Football season is prime time for sports bars’ bottom line
Baseball may be “America’s pastime,” and basketball and soccer reign as the most popular sports globally, but for sports bar owners in Hawaii there is no dispute: Football reigns supreme.
“Football is crucial for us,” says Mike Kawazoe, owner of Rivals Sports Bar and UltraLounge. “It raises our revenues anywhere between 25 and 35 percent. We rely on football season to ensure profitability for the year.”
Once upon a time, college and professional football games were played on Saturdays and Sundays, with an added National Football League contest on Monday nights. Today, televised games are shown live almost every day of the week. NFL Thursday Night Football, which began airing on the league’s own network in 2006, has only added to the allure of Hawaii sports bars.
Says Kawazoe, “The NFL Monday and Thursday night games basically double our revenues compared to normal Mondays and Thursdays.” “[The added games] are a big help to us,” adds Don Murphy, owner of Murphy’s Bar & Grill in downtown Honolulu. “I wish they’d play [NFL games] every night!”
Henry Loui’s in Mapunapuna takes advantage of the gridiron season by opening at 7 a.m. every Sunday. Like most sports bars, Henry Loui’s subscribes to the NFL Sunday Ticket, an out-of-market TV package that shows every NFL afternoon game televised by the CBS and FOX networks.
“My feeling is, you’re paying lease rent for 24 hours a day, so if you can, you should be open 24 hours a day,” reasons Ron Lokar, who took over Henry Loui’s in 1993 with his partner and general manager, Anson Kaneshiro. “Opening early on Sundays brings us a significant amount of business – we bring in about 40 or 50 people – that we wouldn’t have otherwise.”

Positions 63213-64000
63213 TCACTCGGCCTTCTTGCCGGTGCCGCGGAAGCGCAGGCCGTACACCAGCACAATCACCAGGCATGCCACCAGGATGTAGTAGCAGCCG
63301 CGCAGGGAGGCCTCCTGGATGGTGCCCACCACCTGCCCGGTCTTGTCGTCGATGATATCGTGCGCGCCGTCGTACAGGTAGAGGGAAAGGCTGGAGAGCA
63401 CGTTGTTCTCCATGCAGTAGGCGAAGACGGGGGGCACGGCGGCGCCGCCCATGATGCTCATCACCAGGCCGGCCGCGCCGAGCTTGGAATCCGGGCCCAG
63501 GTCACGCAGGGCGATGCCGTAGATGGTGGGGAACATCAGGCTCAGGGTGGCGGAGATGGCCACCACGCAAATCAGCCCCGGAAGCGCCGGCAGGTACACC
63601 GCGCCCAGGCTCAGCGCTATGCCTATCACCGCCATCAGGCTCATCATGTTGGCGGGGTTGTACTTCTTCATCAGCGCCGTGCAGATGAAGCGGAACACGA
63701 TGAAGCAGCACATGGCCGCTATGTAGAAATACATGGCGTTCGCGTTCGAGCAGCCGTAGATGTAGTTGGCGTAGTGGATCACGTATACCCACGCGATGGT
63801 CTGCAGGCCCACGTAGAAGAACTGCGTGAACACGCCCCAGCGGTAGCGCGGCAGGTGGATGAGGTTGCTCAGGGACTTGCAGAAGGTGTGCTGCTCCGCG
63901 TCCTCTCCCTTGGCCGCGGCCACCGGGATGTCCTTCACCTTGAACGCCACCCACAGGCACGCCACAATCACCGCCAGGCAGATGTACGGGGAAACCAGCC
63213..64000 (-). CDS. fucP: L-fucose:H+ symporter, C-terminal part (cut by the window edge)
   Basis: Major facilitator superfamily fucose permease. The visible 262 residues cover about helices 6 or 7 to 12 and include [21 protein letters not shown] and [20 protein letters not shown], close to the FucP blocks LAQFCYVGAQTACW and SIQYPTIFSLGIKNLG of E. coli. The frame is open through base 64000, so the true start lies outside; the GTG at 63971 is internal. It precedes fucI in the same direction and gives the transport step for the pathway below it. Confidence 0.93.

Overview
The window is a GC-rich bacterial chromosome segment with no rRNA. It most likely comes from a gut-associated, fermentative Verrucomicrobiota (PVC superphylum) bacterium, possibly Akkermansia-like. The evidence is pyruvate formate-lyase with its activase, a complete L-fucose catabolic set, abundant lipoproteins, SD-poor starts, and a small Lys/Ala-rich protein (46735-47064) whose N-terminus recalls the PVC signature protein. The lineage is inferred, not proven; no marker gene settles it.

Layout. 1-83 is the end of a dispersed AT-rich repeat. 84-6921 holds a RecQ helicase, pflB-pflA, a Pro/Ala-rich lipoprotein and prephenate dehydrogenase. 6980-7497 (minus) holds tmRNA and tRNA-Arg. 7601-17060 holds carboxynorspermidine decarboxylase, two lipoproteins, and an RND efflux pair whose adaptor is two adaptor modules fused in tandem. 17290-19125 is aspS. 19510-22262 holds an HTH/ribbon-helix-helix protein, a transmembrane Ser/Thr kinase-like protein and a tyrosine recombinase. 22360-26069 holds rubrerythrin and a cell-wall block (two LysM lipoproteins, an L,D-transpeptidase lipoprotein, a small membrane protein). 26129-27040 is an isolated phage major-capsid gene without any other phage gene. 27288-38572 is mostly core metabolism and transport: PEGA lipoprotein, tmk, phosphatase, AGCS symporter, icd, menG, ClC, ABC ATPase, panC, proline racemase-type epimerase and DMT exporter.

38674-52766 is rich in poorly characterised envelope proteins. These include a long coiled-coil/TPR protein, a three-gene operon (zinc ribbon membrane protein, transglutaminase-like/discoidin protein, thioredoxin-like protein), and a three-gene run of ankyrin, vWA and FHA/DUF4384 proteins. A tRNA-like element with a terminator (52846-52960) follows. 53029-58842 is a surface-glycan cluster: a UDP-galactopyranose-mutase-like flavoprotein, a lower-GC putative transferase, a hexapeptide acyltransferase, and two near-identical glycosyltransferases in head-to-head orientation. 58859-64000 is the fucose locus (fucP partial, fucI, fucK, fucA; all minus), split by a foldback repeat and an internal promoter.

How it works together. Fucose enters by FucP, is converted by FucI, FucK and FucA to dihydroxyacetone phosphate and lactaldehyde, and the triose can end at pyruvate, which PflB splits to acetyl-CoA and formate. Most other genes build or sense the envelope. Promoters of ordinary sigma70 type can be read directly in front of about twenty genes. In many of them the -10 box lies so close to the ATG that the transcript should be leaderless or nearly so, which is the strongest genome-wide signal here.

Henry Loui’s also provides a breakfast buffet and free Wi-Fi for fantasy football enthusiasts. “They all come in with their computers and iPads,” says Lokar. “They watch all the games and follow their fantasy teams.”
For the most part, says Kawazoe, special promotions aren’t necessary during football season. “The biggest thing is having the NFL Sunday Ticket, which costs about $2,500. That’s absolutely crucial to have,” he says. “At Rivals, we have a first-come, first-served policy. Other places might break up their areas before the games and say, ‘This area is for Steelers fans, this area is for Packers fans …’ We leave everything open, which gives people the incentive to come early to get their favorite spots.”
While not as popular as the NFL, college football brings in its share of revenues. Various alumni groups regularly meet at their favorite watering holes to cheer on their alma mater. “The annual Army-Navy game is huge for us,” says Murphy. “We’ll get close to 300 people, and half the group would sing the Army song and the other half would sing the Navy song. It’s great fun for everybody.”
University of Hawaii football is also a big attraction, says Murphy, a longtime supporter of the program. “UH football makes an impact [revenue-wise] no matter what,” he says. “And when the team is doing really well, they’re as much of a draw as the NFL games. Unfortunately, they haven’t done very well the last couple of years.”